Quoted from the Editors' "Preface."
"THE Historian of Greece, when closing his great narrative in the year 1856, promised to follow out in a separate work that speculative mvement of the fourth century B.C. which upheld the supremacy of the Hellenic intellect long after the decline of Hellenic liberty. He had traced the beginnings of the movement in the famous chapter on Sokrates, but to do
justice to its chief heroes — Plato and Aristotle —proved to be impossible within the limits of the History. When, however, the promised work appeared, after nine laborious years, it was found to compass only Plato and the other immediate companions of Sokrates, leaving a full half of the appointed task unperformed. Mr. Grote had already passed his 70th year, but saw
in this only a reason for turning, without a moment's pause, to the arduous labour still before him. Thenceforth, in spite of failing strength and the increasing distraction of public business, he held steadily on till death overtook him in the middle of the course. What he was able to accomplish, though not what study he had gone through towards the remainder of his design,
these volumes will show. The office of preparing and superintending their publication was entrusted to the present editors by Mrs. Gro te, in the exercise of her discretion as sole executrix under his last Will."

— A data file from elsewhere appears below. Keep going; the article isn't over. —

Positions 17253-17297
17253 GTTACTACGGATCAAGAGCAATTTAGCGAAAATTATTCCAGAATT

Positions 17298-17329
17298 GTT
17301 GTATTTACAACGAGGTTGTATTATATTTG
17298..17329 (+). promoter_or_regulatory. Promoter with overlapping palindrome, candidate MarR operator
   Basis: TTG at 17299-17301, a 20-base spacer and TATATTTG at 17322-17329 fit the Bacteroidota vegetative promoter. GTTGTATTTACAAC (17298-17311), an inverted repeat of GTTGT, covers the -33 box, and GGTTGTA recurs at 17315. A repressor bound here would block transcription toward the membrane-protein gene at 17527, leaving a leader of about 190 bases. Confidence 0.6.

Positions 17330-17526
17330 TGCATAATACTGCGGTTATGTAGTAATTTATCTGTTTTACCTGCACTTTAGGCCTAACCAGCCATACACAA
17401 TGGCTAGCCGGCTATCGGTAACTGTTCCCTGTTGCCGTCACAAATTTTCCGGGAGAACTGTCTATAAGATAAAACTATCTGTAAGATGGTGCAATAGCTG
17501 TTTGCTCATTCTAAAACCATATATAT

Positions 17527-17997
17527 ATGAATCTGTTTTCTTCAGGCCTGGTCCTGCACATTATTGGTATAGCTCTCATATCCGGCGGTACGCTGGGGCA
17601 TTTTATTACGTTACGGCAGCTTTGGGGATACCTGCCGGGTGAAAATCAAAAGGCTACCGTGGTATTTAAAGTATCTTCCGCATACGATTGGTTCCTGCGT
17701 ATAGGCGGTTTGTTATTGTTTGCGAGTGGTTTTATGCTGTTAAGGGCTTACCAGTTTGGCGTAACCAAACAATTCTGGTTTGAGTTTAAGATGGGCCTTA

"As now printed, the work has its form determined by the author himself up to the end of Chapter XI. The first two chapters, containing a biography of Aristotle and a general account of his works, are followed by a critical analysis, in eight chapters, of all the treatises included under the title "Organon;" and in the remaining 'chapter of the eleven the handling of the
Physica and Metaphysica (taken together for the reasons given) is begun. What now stand as Chapters III, IV, &c, were marked, however, as Chapters VI, VII, &c, by the author; his design evidently being to interpolate before publication three other chapters of an Iintroductory cast: Unfortunately no positive indication remains as to the subject of these; although there is reason to believe that, for one thing, he intended to prefix to the detailed consideration of the works a key to Aristotle's perplexing terminology. Possibly also he designed to enter upon a more particular discussion of the Canon, after having viewed it externally in Chapter II; citations and references bearing on such a discussion being found among his loose notes."
And the "Preface continues for eight more pages.